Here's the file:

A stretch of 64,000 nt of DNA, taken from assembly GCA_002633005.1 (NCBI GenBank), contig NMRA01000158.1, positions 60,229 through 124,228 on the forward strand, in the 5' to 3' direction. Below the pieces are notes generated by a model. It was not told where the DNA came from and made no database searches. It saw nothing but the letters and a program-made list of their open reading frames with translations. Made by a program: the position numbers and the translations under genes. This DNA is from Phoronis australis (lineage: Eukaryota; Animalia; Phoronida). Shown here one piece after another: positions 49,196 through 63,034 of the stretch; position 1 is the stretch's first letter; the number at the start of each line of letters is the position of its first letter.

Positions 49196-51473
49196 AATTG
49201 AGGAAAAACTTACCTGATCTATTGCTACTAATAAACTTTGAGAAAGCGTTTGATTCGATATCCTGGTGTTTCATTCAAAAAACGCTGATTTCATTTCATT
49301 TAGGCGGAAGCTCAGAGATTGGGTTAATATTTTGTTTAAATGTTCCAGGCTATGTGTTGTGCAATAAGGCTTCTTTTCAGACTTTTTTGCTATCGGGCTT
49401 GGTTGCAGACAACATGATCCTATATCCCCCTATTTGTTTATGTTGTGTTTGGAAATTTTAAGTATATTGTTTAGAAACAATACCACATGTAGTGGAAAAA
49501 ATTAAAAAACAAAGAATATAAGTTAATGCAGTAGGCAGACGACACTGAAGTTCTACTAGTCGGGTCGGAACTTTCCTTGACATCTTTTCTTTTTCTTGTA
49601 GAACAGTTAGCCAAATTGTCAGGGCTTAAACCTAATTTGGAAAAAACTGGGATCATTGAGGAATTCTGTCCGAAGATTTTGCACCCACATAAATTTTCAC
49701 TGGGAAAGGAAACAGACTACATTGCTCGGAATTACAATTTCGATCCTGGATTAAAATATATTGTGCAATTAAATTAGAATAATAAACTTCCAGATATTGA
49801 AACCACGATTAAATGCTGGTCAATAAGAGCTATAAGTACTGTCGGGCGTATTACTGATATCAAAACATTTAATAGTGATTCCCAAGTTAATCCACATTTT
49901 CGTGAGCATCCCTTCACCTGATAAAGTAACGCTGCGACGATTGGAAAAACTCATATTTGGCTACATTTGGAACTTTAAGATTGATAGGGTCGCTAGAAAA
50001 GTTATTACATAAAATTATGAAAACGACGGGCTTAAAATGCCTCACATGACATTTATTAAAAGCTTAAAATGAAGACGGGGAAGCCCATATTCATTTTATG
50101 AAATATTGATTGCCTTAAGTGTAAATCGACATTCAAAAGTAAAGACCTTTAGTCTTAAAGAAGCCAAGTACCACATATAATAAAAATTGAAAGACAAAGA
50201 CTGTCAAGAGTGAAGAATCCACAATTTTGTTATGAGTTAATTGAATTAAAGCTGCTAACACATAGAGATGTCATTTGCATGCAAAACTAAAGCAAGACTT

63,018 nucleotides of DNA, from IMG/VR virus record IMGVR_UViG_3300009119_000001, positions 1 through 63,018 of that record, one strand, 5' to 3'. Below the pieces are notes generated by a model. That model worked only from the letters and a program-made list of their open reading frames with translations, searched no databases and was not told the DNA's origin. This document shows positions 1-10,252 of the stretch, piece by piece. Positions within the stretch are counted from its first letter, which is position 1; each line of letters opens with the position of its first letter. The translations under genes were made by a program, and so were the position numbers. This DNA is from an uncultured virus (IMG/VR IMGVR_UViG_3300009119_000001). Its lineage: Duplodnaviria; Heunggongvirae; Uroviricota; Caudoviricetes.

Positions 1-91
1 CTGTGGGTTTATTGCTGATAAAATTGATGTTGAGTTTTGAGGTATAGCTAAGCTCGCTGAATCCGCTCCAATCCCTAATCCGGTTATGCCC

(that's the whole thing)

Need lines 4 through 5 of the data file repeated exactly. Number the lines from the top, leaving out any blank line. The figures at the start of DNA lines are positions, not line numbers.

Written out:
49201 AGGAAAAACTTACCTGATCTATTGCTACTAATAAACTTTGAGAAAGCGTTTGATTCGATATCCTGGTGTTTCATTCAAAAAACGCTGATTTCATTTCATT
49301 TAGGCGGAAGCTCAGAGATTGGGTTAATATTTTGTTTAAATGTTCCAGGCTATGTGTTGTGCAATAAGGCTTCTTTTCAGACTTTTTTGCTATCGGGCTT